Buffett to Extend Aversion Toward Apple, Electronics Makers

Warren Buffett said he’ll probably prolong his aversion to electronics makers such as Apple Inc. because their business prospects are harder to predict than companies such as Coca-Cola Co.

“We held very few in the past and we’re likely to hold very few in the future,” the billionaire chairman of Berkshire Hathaway Inc. said in Daegu, South Korea, today, referring to electronics makers. Coca-Cola, based in Atlanta, is “very easy for me to come to a conclusion as to what it will look like economically in five or 10 years, and it’s not easy for me to come to a conclusion about Apple,” he said.

The comments by the world’s third-richest man come as electronics makers worldwide scramble to assess damages from the March 11 earthquake and tsunami in Japan that killed more than 8,000 people. Japanese companies, including Toshiba Corp., supply 20 percent of the world’s technology products, including 40 percent of components and 19 percent of chips, according to CLSA Ltd. estimates.

Buffett, 80, arrived in Daegu yesterday to attend a ceremony for a new factory being built by TaeguTec Ltd., a South Korean company partly owned by his Iscar Metalworking Cos. unit that makes cutting tools. He canceled his scheduled trip to Japan this week after the earthquake.

Still, Buffett said the drop in Japanese stocks following the earthquake presents a buying opportunity.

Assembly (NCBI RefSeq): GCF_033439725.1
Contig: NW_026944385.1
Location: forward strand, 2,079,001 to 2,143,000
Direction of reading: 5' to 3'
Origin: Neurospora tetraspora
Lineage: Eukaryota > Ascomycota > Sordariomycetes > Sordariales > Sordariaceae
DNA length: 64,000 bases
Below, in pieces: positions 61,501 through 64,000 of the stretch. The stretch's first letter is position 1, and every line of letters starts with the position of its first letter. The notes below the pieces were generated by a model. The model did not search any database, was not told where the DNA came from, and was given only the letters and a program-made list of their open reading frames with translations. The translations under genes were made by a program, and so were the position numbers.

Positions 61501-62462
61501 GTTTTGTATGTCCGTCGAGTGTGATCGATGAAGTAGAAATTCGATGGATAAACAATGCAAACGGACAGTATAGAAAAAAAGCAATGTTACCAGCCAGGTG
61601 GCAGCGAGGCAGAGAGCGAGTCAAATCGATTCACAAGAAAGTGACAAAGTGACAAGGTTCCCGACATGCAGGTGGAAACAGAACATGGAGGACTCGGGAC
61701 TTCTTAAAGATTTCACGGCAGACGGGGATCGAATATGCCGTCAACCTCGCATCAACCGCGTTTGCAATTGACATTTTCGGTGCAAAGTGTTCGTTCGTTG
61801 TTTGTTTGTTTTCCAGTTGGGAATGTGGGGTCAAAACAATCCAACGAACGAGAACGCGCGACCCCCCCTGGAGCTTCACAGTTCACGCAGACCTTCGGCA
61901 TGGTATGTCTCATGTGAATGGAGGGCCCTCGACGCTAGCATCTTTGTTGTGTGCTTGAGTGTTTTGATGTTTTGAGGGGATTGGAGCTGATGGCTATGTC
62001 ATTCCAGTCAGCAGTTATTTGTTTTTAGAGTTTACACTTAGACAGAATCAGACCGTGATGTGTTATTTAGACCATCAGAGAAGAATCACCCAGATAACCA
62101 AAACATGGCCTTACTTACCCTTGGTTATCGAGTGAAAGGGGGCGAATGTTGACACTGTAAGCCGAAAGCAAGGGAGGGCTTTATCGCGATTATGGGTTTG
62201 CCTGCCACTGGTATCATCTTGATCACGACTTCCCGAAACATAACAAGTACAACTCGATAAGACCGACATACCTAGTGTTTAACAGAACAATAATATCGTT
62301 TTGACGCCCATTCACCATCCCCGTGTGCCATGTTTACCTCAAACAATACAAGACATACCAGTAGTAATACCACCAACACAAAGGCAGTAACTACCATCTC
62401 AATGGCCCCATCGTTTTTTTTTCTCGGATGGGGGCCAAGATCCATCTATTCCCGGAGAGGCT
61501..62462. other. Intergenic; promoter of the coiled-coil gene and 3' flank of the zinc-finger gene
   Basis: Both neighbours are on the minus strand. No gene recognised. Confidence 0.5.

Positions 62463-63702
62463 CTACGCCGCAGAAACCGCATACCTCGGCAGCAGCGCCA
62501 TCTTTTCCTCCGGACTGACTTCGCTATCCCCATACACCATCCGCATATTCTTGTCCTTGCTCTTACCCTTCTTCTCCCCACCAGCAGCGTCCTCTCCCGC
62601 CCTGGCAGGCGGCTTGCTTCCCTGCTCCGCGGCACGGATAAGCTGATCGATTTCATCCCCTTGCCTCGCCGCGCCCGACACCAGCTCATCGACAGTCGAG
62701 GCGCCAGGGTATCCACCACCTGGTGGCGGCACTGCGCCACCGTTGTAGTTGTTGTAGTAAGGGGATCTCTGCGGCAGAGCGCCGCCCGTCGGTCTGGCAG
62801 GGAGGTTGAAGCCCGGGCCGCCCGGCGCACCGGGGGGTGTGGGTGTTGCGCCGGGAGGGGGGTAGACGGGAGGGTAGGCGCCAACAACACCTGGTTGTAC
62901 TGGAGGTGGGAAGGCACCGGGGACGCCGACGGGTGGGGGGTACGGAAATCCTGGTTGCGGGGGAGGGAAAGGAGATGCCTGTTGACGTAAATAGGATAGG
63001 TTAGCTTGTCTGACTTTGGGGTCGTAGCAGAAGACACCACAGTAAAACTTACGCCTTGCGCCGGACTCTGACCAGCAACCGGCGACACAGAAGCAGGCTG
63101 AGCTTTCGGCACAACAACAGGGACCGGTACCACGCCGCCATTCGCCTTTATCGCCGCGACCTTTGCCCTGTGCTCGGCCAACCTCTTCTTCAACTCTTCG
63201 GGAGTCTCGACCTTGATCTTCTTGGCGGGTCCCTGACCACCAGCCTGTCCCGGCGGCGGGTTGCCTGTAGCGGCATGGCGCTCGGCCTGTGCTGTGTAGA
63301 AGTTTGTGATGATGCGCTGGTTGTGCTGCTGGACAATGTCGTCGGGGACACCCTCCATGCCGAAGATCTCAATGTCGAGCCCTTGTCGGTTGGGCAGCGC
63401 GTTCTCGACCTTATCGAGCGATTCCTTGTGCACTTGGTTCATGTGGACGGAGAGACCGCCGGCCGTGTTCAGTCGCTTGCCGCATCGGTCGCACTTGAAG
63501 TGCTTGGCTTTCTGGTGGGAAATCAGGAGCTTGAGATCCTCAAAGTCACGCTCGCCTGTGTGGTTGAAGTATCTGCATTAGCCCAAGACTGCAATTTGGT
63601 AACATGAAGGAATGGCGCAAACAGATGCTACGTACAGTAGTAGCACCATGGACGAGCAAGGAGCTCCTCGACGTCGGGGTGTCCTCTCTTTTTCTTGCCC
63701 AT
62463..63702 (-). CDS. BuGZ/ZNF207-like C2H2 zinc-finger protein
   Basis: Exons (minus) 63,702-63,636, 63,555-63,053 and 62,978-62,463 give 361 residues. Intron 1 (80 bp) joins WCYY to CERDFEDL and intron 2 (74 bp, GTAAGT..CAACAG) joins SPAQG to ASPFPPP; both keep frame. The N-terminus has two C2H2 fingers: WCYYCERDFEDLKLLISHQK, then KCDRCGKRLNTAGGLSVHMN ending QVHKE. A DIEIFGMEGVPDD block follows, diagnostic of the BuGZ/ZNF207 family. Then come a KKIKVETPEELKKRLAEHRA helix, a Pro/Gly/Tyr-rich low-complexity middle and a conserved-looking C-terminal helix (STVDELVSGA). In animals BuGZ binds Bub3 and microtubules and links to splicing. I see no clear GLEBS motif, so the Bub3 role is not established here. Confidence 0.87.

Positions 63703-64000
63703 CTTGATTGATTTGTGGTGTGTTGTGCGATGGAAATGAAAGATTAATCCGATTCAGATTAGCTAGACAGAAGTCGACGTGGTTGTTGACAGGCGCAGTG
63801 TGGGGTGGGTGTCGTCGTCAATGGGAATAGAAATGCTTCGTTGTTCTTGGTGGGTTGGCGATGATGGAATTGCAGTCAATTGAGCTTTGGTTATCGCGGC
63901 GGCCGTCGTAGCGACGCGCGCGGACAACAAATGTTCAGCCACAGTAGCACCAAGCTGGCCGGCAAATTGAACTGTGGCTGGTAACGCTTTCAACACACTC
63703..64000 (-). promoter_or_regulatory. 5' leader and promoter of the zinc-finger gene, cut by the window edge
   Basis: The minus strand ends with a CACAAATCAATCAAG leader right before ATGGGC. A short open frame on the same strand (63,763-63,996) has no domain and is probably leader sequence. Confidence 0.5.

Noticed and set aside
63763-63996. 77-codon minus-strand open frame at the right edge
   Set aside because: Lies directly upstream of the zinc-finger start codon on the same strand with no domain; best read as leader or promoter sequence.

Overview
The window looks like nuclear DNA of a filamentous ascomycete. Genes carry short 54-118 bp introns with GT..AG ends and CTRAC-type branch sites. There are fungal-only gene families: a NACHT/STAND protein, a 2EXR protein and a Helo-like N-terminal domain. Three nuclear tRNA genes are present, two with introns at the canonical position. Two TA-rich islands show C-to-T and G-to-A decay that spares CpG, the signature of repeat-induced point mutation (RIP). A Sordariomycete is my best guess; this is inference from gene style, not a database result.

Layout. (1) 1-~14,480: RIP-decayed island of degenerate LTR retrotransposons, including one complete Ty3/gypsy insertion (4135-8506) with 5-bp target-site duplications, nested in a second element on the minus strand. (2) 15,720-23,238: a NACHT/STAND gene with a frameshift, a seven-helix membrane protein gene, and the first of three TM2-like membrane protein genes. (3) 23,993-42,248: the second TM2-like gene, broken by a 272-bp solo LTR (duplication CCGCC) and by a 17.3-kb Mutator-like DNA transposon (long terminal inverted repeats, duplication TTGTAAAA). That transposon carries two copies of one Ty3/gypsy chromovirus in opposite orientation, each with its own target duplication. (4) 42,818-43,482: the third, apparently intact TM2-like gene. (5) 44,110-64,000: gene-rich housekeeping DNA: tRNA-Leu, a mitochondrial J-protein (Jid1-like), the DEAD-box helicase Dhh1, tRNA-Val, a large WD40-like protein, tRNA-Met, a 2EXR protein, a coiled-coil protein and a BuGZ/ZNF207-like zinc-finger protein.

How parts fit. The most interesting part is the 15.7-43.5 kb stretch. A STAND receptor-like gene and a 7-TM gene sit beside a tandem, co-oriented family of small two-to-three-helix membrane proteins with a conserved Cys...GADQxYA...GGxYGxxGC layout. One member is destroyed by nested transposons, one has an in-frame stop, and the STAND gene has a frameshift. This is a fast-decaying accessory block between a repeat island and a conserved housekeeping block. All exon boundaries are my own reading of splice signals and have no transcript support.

Buying Opportunity

“If I owned Japanese stocks, I would certainly not be selling them because of the events of the past 10 days or so,” Buffett said. “Something out of the blue like this, an extraordinary event, really creates a buying opportunity.”

Apple, the Cupertino, California-based maker of the iPhone and iPad, last year overtook Microsoft Corp. as the largest technology company by market value. The 8.6 percent stake in Coca-Cola is Omaha, Nebraska-based Berkshire Hathaway’s biggest equity holding, followed by Wells Fargo & Co. and American Express Co., according to regulatory data compiled by Bloomberg.

“Even though Apple may have the most wonderful future in the world, I’m not capable of bringing any drink to that particular party and evaluating that future,” Buffett said. “I simply look at businesses where I think I have some understanding of what they might look like in five or 10 years.”